unedited Tahoe Mt. News Sept. story
Recovery efforts take root
By Kathryn Reed
As rain descended on the South Shore, the South Lake Tahoe City Council took less than an hour to vote on three items related to containing runoff from the Angora Fire area.
Just as homeowners wrestle with myriad decisions in the wake of the June 24 wildland fire, so too must local, state and federal agencies. Each week has been filled with meetings – and that doesn’t seem likely to change for some time.
While the sense of cooperation exists, the city is concerned water and debris from property owned by others will inundate city residents and flow into the Lake.
“The reason for the special meeting is so the director of public works can take actions to protect the city’s residents from possible flooding and possible contaminated water from Angora,” explained City Manger Dave Jinkens at the start of the special meeting.
The council voted 4-0 Aug. 31 to accept a $274,000 grant from the California Tahoe Conservancy for emergency rehabilitation of the fire area; to have Poggemeyer Design Group provide professional services for the city in regards to Angora Fire Aftermath Mediation Projects; and to take $114,999 out of reserves to have the California Conservation Corp do Angora rehab work, have Kennedy Jenks Consulting Engineers provide technical support and have Liquid Innovations test water quality.
“We anticipate tree removal from the Forest Service creating the potential for landslides and avalanches. The consultant will provide a threat analysis,” said John Greenhut, city public works director.
Councilman Bill Crawford chose not to stay at the Friday meeting because he questioned the legality of Councilman Mike Weber being able to vote via teleconference.
“I would actually like to be criticized for spending money we didn’t need to spend,” said Councilman Ted Long after the roll call votes.
The CCC last month started placing sandbags in critical areas of the city to prevent deluges from creating massive problems and to keep debris from entering drainage systems.
“Ideally, they could contain the runoff on their property,” Jinkens said of the Forest Service. “We think they are responsible for all costs associated with that.”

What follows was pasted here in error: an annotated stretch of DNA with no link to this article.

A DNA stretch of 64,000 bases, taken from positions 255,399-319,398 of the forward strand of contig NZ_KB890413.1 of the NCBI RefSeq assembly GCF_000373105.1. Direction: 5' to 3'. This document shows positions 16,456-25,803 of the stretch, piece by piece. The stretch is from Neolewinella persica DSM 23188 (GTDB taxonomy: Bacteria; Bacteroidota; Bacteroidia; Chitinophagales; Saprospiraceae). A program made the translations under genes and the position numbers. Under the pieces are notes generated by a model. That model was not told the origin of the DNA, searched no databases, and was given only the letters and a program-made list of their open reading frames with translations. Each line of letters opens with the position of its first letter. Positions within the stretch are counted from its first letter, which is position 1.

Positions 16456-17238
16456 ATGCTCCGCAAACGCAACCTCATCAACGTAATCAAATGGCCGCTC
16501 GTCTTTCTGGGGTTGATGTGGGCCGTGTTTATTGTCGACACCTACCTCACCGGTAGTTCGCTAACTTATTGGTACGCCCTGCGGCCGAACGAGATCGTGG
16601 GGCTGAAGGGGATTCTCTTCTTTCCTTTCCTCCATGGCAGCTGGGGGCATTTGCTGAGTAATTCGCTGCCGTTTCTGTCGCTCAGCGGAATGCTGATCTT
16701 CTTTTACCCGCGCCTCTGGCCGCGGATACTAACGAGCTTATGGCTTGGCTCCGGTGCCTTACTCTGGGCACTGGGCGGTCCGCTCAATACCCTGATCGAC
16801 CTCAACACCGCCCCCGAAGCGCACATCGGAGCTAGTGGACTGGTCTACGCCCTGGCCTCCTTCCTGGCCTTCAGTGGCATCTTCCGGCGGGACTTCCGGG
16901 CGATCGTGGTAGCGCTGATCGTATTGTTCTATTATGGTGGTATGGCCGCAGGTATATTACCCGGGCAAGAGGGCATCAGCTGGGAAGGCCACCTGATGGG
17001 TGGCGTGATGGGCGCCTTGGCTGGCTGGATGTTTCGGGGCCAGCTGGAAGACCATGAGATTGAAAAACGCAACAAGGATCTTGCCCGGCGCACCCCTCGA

Because the city does not believe the Forest Service is doing enough to prevent runoff from leaving the burn area, the city is being proactive.
The areas the city is most concerned with are Gardner Mountain, South Tahoe High School and water flow at Viking Way and Lake Tahoe Boulevard. The city is asking Lake Tahoe Unified School District and El Dorado County to share the expense. The city has contacted the Tahoe Regional Planning Agency for $800,000 in water mitigation funds.
“My staff was able to meet with the Forest Service and the Forest Service was very cooperative in helping us to get access to the site where we plan to build a basin. They did give us permission to do that,” Greenhut told the Mountain News hours after the morning meeting.
A drainage basin will be constructed at the foot of the hill leading up to the high school from Lake Tahoe Boulevard – on Forest Service property.
On school district property, the city will construct a head wall and trash rack on the storm drain inlet so branches and pine cones are kept out.
To further its cause, on Aug. 28 the city manager wrote a two-page letter to Harold Singer, executive officer of the Lahontan Regional Water Quality Control Board. Singer is in a unique position considering he is one of the 256 homeowners to have lost his house in the summer inferno.